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Giuseppe VERDI (1813-1901)
I Due Foscari
Francesco Foscari ... Renato Bruson (baritone)
Jacopo Foscari ... Alberto Cupido (tenor)
Lucrezia Contarini ... Linda Roark-Strummer (soprano)
Jacopo Loredano ... Luigi Roni (bass)
Barbarigo ... Renato Cazzaniga (tenor)
Pisana ... Monica Tagliasacchi (soprano)
Fante ... Aldo Bottion (tenor)
Servant of the Doge ... Aldo Bramante (bass)
Orchestra and Chorus of Teatro alla Scala, Milano/Gianandrea Gavazzeni
Recorded 1988, Teatro alla Scala (live performance)
OPUS ARTE OA LS 3007 D [114.48]

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It is a common misconception about Verdi that the operas he composed during the 1840s – the so-called ‘years in the galleys’ – are formula-ridden and inferior to the best of his work. True, he did go on to write masterworks that are more subtle, more powerful and more penetrating; But if proof were needed of the quality he achieved during this phase of his career, I Due Foscari provides it in abundance.

Verdi’s source was a story of the same name by Lord Byron, and he collaborated with Francesco Maria Piave to complete his opera for the Teatro Argentina in Rome, where the premiere took place in September 1844. Its success was enough to secure productions in other cities besides: for example, in Venice. Bologna and Naples, while the opera also made its way to Paris and London.

Yet I Due Foscari remains on the fringes of the repertory, rather than at the centre. The reasons are twofold. First, familiarity breeds familiarity with audiences everywhere and, two, this remains a particularly dark piece. Both the hapless Doge Francesco Foscari and his son Jacopo die of what we might describe as broken hearts. Wrongly accused, Jacopo languishes in prison, and though his wife Lucrezia tries to save him, the forces of the Council of Ten, led by the villain Loredano, compel the Doge to maintain the rule of law and exile his own son to Crete. Alas, he dies as he embarks upon the ship, while the Doge himself is then compelled to abdicate, and dies during the final scene. A typically dark Verdian story line, then.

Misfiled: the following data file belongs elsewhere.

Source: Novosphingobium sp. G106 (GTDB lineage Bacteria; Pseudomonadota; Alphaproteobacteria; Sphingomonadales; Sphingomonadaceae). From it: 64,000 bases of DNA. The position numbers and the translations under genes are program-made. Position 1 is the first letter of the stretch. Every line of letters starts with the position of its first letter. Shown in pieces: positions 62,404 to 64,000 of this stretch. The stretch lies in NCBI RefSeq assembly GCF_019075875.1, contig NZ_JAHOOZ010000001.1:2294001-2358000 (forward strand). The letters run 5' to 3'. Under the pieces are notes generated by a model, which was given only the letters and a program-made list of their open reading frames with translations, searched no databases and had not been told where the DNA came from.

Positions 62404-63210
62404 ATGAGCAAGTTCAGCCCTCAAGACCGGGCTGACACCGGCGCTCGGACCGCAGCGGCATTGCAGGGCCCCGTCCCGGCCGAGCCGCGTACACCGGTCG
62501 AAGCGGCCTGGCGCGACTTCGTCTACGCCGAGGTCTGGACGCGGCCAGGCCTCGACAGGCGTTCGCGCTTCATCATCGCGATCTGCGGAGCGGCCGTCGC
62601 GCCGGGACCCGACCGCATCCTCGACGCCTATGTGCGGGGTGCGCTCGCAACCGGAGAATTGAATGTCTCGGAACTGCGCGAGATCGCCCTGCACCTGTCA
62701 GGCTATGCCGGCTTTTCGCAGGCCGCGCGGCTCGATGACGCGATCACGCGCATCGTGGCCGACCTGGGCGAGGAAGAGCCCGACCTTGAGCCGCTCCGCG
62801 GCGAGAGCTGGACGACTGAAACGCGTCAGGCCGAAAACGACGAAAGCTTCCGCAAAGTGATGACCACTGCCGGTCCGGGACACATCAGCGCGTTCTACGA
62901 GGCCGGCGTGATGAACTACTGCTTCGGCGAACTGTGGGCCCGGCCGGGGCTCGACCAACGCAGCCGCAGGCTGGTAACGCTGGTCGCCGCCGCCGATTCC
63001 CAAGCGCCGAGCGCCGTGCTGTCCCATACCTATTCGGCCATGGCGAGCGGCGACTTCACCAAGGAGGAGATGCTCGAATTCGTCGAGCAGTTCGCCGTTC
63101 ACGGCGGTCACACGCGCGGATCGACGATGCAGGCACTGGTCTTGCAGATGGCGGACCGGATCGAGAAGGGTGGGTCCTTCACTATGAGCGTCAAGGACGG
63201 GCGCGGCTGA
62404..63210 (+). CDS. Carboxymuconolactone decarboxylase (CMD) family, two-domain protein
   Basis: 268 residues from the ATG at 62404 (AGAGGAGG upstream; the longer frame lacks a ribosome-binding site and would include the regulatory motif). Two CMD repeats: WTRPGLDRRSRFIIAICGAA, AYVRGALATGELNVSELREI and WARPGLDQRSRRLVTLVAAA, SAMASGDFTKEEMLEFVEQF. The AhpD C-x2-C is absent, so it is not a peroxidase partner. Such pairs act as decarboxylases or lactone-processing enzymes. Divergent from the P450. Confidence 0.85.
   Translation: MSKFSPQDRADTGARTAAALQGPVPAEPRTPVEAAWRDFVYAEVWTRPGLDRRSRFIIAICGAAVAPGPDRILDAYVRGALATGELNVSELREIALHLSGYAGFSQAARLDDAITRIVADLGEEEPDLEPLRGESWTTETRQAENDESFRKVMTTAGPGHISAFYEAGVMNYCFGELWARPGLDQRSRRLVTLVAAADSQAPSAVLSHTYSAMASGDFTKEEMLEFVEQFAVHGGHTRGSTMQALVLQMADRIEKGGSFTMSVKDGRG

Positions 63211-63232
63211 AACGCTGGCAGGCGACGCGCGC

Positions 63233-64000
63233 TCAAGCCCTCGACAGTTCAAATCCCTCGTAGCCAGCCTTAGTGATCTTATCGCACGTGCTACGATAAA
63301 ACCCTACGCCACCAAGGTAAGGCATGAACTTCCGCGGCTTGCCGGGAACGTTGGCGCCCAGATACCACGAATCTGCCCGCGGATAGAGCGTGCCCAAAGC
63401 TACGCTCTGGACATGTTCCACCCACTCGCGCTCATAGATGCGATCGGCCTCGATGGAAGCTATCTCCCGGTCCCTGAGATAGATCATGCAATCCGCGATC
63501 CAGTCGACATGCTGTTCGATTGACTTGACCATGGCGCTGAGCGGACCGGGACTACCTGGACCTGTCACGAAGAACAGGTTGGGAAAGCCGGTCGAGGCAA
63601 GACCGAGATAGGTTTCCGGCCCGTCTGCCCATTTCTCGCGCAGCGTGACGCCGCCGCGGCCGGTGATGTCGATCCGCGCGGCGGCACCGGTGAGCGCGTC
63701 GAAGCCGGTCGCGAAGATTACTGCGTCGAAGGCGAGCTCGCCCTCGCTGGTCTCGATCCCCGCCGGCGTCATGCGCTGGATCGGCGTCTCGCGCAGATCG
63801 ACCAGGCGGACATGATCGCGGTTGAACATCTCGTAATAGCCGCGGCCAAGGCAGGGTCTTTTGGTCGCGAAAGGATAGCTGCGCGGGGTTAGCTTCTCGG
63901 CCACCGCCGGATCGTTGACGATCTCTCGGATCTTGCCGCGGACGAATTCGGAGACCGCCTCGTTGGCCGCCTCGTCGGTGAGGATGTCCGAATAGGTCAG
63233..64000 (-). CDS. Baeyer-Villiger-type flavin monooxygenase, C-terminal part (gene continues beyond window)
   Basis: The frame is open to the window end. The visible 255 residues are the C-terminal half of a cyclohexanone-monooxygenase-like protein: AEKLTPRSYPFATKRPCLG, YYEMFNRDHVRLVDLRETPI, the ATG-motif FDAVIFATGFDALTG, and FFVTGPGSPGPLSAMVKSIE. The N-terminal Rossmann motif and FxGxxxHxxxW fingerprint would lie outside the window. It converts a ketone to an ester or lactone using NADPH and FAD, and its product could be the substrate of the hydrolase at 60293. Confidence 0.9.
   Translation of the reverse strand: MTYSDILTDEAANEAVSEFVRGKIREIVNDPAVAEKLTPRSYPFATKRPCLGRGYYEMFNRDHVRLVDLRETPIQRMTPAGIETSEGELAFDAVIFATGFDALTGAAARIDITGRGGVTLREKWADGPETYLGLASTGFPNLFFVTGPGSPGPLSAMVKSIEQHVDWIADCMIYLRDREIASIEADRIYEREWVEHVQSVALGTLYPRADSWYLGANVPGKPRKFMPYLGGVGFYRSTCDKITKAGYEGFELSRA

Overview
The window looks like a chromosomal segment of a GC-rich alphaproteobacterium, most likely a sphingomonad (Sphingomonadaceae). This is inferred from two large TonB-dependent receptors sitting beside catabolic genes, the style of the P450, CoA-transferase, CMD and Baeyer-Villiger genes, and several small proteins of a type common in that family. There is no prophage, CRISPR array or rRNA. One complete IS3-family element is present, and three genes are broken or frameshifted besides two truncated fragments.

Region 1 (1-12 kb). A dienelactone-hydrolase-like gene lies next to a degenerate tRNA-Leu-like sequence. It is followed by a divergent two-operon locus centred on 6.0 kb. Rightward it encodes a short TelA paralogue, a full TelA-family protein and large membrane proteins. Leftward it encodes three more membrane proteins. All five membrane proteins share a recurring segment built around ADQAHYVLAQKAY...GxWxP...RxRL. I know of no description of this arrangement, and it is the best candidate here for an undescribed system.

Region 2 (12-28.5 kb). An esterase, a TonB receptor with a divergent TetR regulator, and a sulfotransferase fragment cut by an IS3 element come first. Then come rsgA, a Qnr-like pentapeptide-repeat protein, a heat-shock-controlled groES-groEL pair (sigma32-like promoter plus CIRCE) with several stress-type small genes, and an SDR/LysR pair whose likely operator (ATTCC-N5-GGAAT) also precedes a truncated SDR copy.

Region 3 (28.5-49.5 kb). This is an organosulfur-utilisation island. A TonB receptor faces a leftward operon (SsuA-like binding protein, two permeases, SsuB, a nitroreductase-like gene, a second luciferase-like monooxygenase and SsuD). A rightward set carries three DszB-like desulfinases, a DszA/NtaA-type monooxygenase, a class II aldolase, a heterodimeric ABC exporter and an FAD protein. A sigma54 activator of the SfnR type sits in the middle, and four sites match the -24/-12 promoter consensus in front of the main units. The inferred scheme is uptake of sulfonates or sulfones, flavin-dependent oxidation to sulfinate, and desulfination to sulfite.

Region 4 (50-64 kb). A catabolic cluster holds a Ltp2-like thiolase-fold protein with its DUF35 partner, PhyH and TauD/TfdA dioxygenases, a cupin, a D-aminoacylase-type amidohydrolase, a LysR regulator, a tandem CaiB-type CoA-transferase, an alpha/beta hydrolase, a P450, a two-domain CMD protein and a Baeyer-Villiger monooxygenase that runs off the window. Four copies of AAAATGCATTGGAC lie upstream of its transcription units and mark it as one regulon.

This is live performance from Milan with a good cast, and conducting of magnificent shaping and pacing by Gianandrea Gavazzeni. The production, directed by Pier Luigi Pizzi, is sensitive to the nuances and general tenor of the story, and the film direction by Tonino Del Colle is also supportive, if a little static in terms of camera angles.

The sound is strongly articulated and quite atmospheric, though occasionally there seem to be some moments of odd balancing between voices and orchestra, particularly in solo numbers, when the voices can be ‘larger than life’. Gavazzeni chooses slower rather than faster tempi – certainly Lamberto Gardelli on his excellent CD recording on Philips has more vitality – but the interpretation always feels right and the judgements are appropriate. The orchestra plays well too, though there might have been a greater impact from tuttis.

Of the singers Renato Bruson heads the list in every way. He is an experienced Verdian and it shows. He is very much inside the part and his vocal shading and sensitive phrasing make the tragic Doge the central feature in the drama. As his son Jacopo, Alberto Cupido is always secure, but his tone does not include the ringing heroic quality achieved by Jose Carreras, who is at the top of his form and his career on the Philips recording. The other important character is Lucrezia, and Linda Roark-Strummer is very much inside the role from the vocal point of view. Perhaps her big scene in Act I might have generated more intensity, but she never sounds under strain.

The La Scala chorus sings with assurance and achieve some beautifully controlled dynamic shadings, while the production is cleverly lit and makes intelligent use of the stage. As so often with DVD issues, the accompanying documentation leaves something to be desired. The booklet does include a complete text, but in Italian only, while the list of scenes is not numbered according to cue points, so it is difficult for the enquiring listener-viewer to find his way around. A small point, but it could so easily have been avoided. In most respects, however, this performance will give much pleasure, if that is the right word for so remorselessly tragic a work.

Terry Barfoot


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